Project Management Basics and Terms

The article provides an introduction to Project Management basics.

It can be useful for both – newbies in PM areas in order to learn something new and for experienced PMs for refreshing their knowledge.

The page contains:

  • Main project fundamentals
  • Keywords and basic terms (glossary)
  • PM lifecycle and phases (a step by step approach)
  • Infographic in PDF for free download

So let’s start.

What is a project?

Each project is something temporary and provides unique product/s or service/s.

What does it mean temporary? It means that this is not an everlasting ongoing activity but it has a START point and END point.

So, if you need to manage a project pay attention when and how it starts and when/how it ends. If you do not have answers to these questions, you will be in trouble soon.

What is “unique” product/s or service/s? It is simple – you are doing something NEW and this will lead you somewhere no one has been before.

It can be scary, especially for your team members, so you need stay calm, have the courage and to embrace the CHANGE.

Because each project changes something for someone.

What is Project Management?

Project Management includes the activities needed for fulfilling successful project. It combines the processes, knowledge, skills, and methods to achieve the project goals.

Let me get my short and simple answer first. You have AS-IS situation. You need to move to other partially defined TO-BE situation.

What do you need to do?

First, you need to define TO-BE. It is your goal. It might be satisfying customer need, or a product improvement, or legal requirements. Anyway, you need to know it, to communicate it, to repeat in day after day. By the way, business analysis techniques come quite handy when you defining your goal.

Second, you need to define AS-IS. People forget about it. But this is important. For example, if you have software project is quite handy to know the level of your developers per area. Or the maturity of your company’s products.Or your business environment and competitions. In short – you need a domain knowledge and it requires some time to be built.

Third, obviously, the steps required from AS-IS to TO-BE. Those activities are the basic of project management. All that balancing of scope, time, cost, budget, resources, risks is here.

What is the role of a Project Manager?

Project Manager is the person responsible for achieving the project goals.

For that reason, the organization provides him/her with human resources, authority to change whatever is within the project boundaries, budget, defined goal, acceptance criteria, etc.

In order to be successful one Project Manager needs knowledge in PM best practices, leadership, domain knowledge and soft skills.

In short a PM has authority provided by the company and responsibility for achieving project goals.

Project Manager vs Operational Manager

This is a very important difference when it comes to project management basics and introduction. Operational Managers are usually responsible for ongoing activities as manufacturing, accounting, logistics, etc.

Their actions are not defined as “temporal” or “unique”.

Nevertheless, many of the project requirements and project deliveries are related to Operational Managers day-to-day activities.

So smart PMs usually pay attention to Operational Managers goals and needs.


A stakeholder is any person who is impacted by the project and can impact on the project (both in a positive or negative way).

This means that the stakeholder is not only the customers but his/her employees who will use the software. Not only the business developer who wants the project to end successfully but the Security Manager who can stop the project if he/she finds risks (negative impact).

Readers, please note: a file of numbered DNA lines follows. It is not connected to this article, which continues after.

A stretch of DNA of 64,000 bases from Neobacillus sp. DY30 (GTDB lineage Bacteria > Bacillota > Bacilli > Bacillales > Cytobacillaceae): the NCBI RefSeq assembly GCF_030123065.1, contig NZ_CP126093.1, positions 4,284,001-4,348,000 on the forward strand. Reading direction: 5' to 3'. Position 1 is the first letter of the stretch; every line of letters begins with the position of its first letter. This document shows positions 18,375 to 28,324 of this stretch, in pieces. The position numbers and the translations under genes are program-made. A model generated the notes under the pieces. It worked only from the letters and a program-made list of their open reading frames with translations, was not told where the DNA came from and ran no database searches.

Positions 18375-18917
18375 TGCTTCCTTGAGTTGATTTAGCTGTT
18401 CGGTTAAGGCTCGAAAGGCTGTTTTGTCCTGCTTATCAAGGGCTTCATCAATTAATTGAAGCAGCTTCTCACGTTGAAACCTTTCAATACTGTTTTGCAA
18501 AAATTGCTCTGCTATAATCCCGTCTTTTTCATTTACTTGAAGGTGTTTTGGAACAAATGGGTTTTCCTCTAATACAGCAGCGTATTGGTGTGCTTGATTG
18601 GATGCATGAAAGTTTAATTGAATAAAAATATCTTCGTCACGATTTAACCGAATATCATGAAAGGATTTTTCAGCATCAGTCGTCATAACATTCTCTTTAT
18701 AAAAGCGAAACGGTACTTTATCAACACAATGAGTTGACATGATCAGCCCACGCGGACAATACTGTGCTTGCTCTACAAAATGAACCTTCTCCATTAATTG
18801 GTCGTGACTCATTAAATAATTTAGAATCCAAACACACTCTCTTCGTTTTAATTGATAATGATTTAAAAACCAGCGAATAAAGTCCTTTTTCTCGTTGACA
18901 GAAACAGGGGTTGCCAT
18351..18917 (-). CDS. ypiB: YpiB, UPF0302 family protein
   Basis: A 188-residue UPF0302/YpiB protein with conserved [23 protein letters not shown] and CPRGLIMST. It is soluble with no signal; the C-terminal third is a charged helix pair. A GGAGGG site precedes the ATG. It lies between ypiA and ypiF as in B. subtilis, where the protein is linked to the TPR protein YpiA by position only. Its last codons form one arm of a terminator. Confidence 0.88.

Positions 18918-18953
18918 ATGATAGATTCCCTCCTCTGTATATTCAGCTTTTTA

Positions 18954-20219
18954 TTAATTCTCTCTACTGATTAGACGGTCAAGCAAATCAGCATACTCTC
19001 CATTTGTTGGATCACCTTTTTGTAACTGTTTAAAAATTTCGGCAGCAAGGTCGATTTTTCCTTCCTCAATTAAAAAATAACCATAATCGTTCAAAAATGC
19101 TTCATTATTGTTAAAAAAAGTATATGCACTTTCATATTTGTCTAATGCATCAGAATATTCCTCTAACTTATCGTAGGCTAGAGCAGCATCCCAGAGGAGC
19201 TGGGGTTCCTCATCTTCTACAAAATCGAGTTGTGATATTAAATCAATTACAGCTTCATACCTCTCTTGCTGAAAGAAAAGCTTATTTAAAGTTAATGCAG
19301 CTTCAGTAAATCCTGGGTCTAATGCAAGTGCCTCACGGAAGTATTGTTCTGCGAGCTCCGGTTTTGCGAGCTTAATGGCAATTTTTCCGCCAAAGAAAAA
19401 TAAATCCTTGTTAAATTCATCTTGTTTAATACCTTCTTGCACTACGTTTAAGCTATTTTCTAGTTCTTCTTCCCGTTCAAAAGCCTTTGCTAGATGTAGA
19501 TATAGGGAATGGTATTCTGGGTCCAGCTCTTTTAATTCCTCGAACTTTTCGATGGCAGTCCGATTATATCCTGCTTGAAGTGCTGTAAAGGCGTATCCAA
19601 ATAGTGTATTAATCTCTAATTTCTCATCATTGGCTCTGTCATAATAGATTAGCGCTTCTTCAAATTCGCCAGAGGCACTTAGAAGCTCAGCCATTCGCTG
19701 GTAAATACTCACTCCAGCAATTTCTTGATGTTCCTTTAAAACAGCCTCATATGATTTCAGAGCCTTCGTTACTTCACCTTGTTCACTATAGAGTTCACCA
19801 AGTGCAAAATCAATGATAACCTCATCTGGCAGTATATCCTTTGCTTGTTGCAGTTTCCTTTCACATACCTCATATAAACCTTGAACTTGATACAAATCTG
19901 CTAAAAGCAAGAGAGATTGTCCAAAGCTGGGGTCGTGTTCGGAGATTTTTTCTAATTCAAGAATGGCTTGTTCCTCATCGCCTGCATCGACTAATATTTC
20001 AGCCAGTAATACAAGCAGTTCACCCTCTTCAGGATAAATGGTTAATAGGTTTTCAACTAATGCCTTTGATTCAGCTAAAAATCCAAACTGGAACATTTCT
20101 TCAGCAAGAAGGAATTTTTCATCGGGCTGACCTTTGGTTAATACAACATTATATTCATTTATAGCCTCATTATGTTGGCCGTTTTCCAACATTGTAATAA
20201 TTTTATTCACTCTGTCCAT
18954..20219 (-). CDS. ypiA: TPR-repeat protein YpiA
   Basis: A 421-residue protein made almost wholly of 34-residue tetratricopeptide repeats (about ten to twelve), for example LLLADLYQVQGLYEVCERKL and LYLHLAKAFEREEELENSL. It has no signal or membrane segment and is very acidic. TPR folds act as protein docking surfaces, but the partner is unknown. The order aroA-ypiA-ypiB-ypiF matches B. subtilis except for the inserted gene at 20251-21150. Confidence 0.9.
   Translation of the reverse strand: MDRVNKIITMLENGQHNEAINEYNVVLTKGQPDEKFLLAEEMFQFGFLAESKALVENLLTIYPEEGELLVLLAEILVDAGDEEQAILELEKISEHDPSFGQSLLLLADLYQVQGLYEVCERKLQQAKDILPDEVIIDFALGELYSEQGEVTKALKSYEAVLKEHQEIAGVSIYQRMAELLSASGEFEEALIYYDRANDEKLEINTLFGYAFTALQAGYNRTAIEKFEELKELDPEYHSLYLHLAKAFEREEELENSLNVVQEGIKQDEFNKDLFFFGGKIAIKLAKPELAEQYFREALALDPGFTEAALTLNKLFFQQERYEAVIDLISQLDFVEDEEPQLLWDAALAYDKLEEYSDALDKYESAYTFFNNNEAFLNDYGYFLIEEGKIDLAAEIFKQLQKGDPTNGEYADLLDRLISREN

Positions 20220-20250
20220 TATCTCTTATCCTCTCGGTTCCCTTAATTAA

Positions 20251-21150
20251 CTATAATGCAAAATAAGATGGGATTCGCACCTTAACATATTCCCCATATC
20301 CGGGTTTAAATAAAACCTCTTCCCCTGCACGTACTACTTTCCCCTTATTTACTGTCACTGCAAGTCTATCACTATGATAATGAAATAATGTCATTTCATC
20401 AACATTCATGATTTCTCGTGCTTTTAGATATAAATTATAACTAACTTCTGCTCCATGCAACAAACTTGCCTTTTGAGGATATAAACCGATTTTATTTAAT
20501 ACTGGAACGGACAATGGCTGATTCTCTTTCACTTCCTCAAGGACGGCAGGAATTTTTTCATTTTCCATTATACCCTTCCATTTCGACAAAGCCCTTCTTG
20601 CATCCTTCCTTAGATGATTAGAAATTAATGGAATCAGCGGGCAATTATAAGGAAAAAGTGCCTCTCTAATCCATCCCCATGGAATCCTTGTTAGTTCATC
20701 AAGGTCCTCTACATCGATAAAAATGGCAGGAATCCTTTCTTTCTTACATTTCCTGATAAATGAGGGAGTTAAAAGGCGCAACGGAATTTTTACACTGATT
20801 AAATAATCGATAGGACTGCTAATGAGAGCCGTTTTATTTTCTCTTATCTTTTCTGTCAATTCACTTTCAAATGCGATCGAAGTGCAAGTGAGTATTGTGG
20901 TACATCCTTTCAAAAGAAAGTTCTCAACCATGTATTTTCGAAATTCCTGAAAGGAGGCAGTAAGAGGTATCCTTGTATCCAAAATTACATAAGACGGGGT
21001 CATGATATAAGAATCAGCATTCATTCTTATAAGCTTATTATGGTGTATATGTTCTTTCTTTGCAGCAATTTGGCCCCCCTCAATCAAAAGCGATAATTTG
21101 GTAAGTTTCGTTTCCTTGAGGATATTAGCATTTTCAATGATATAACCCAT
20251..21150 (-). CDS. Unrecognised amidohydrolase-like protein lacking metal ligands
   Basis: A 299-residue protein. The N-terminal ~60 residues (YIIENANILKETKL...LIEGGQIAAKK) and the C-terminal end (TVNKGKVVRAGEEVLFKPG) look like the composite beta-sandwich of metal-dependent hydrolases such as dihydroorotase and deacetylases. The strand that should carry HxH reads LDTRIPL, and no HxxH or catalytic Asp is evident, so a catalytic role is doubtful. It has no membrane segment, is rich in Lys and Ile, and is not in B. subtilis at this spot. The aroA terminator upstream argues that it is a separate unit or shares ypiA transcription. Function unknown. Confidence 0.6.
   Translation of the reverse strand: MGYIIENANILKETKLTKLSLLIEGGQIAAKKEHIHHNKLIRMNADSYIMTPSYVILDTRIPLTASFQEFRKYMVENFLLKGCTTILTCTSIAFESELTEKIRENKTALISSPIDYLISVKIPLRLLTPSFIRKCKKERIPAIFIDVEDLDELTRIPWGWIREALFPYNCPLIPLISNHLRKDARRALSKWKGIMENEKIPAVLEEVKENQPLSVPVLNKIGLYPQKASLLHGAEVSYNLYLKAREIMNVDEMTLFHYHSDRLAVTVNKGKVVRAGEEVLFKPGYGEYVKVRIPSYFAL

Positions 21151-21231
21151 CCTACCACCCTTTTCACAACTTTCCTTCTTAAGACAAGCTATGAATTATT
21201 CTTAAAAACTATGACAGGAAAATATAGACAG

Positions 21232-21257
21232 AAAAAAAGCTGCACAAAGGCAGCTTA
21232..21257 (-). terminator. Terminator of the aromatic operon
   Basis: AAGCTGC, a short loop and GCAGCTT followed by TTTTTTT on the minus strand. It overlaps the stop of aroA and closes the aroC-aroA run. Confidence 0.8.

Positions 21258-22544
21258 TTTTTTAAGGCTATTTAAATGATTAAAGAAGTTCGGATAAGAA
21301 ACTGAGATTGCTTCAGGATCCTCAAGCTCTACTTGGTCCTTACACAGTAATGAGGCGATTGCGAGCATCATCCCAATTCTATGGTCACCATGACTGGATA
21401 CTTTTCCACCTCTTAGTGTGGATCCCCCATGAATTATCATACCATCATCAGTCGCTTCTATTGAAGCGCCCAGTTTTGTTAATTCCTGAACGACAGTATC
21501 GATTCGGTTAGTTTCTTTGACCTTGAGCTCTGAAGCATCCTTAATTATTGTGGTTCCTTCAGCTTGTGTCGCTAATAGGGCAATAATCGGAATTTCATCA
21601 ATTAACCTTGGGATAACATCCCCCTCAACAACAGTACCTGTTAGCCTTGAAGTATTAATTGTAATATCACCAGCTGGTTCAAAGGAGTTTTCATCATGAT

Project Lifecycle and Phases

This is a crucial part of the basics of project management. Each project has a life cycle which is separated on phases.

  1. Initiation

This is a pre-project phase. Usually, managers, business developers, marketing experts discuss and decide which project to start.

Project Manager is not deeply involved here but he/she can support those initiation processes with domain knowledge, known risks, AS-IS situation expertise, etc.

This Initiation phase ends with Project Charter which is the first step of a project. Also, a list of the major stakeholders is created.

  1. Planning

The most important and the most time-consuming phase for the Project Management. There are plenty of tasks here and the most important are:

  • Define Project Plan
  • Scope Management (Requirements, Scope Statement, Work Break Down Structure)
  • Time Management (Tasks estimations and sequence)
  • Cost Estimation
  • Plan Quality, Risk Management, Communication, Human Recourses plans.

Frankly speaking, in an environment full of pressure, it is quite difficult to prepare everything on time before the project start. But there are 2 things mandatory for the good project managers:

First, you will definitely need Scope Statement and Work Break Down structure. This is TO-BE situation.

Second, you will need at least basic Project Plan with information who is who, who is responsible for what, how the change will be managed, what are the main processes, what are the main acceptance criteria. These are basic project management steps. They define how to reach TO-BE state.

  1. Execution

PM tasks are less here than in planning but they are even more difficult. The 2 main tasks:

  • Manage the team – this is where your team starts to do the work. So, you need to manage it. And here you will need not only the authority of your position but all of the soft-skills in order to motivate the team.
  • Manage stakeholders expectations – 2 reasons for that:
    • We ain’t living in a perfect world. There is no 100% correct planning. If your team stuck in somewhere you need to communicate the issue with the stakeholders. Just remember – bad news early is half bad.